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Thread: Can i normalize twice?

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    Lightbulb Can i normalize twice?

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    I have recorded a 2 hour dj set i have normalized it to -1.0dB and saved the project, now i want to normalize to -0.5dB or 0dB is this possible? will normalizing twice affect the audio quality?

    original tracks are all 16/24bit flac files recorded in 32bit PCM wave on audacity.


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    Normalizing only adjusts gain equally to the set point. So no, it will not affect the audio quality. Just the level. Watch out for clipping if you get close to 0dB.
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    Quote Originally Posted by jimmys69 View Post
    Normalizing only adjusts gain equally to the set point. So no, it will not affect the audio quality. Just the level. Watch out for clipping if you get close to 0dB.

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    Im sorry but I disagree. You’ll get some weirdness around the zero line if you start from the fixed point file. Whether it’s enough for anybody to ever notice is a big question, but it will be measurable. Ideally you’d want to start from the floating point source both times just to be sure.

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    Quote Originally Posted by Errefae View Post
    I have recorded a 2 hour dj set i have normalized it to -1.0dB and saved the project, now i want to normalize to -0.5dB or 0dB is this possible? will normalizing twice affect the audio quality?

    original tracks are all 16/24bit flac files recorded in 32bit PCM wave on audacity.
    If you are just trying for a half dB I would just "Amplify" (+0.5dB) in Audacity and not Normalize. It should preserve the "reconstructed peaks" and should not clip, but you can always run the entire output through the Orban Loudness Meter (app) and confirm that.

    I'm curious why you'd want to do this. You can always just bump the fader when playing, and not risk having clipping in the set's audio.

    P.S. that bolded text really doesn't make sense to me. Do you mean you just pasted together FLAC files, i.e., not "recorded" them?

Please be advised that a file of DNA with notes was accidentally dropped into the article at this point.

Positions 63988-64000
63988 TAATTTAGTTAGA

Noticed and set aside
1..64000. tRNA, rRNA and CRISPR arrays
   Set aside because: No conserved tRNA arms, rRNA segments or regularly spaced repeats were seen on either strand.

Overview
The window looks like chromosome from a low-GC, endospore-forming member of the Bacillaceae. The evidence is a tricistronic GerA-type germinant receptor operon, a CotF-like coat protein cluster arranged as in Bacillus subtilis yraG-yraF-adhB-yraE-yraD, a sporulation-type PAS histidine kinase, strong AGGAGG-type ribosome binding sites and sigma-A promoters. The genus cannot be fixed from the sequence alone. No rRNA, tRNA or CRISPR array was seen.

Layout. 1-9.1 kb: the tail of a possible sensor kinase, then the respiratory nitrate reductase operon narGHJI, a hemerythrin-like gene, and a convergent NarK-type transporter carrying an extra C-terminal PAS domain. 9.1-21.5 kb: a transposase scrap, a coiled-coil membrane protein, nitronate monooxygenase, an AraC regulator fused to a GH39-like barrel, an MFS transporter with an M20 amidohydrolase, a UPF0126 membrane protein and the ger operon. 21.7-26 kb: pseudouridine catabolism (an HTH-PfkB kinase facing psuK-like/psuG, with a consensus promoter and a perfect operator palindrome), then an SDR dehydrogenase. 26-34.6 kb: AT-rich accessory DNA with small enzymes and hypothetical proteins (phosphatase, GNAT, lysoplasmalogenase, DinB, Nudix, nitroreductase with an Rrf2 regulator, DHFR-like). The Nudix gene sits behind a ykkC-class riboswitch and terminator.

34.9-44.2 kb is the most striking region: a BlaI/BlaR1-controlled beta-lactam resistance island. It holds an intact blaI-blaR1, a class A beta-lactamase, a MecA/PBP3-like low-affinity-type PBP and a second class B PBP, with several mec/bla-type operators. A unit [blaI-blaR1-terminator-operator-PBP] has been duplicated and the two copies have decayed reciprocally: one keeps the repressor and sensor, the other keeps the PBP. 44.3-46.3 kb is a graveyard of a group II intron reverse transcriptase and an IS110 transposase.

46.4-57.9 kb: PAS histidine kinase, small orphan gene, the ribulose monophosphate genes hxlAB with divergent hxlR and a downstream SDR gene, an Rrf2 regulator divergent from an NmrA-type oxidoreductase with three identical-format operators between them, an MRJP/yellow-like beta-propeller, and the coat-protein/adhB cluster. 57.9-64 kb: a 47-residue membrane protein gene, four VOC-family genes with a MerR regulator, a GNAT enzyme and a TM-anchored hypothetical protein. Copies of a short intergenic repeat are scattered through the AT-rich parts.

"... I know in the mornin' that it's gonna be good
    when I stick out my elbows and they don't bump wood." - Bill Kirchen

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    You cannot hear .5dB, so what is the actual point? The two would be impossible to identify.

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    Quote Originally Posted by ashcat_lt View Post
    Im sorry but I disagree. You’ll get some weirdness around the zero line if you start from the fixed point file. Whether it’s enough for anybody to ever notice is a big question, but it will be measurable. Ideally you’d want to start from the floating point source both times just to be sure.
    That is what I meant to imply... Thank you for clarifying.

    In the end, I am not sure what the OP want's to do anyway. I have never 'normalized' anything ever...
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    With the way most DAWs work, being "non destructive", you should be able to normalize and unnormalize a hundred times without changing anything in the original file.

    I've used the normalize function often, especially if I'm having to make edits in the wave file. It helps to be able to see the waveform full scale to make the cuts. Of course you can zoom in but in Reaper, zooming in on the wave file does ALL tracks, not just one. If one track is significantly lower than the others, its easy to pop it up 15dB or so.

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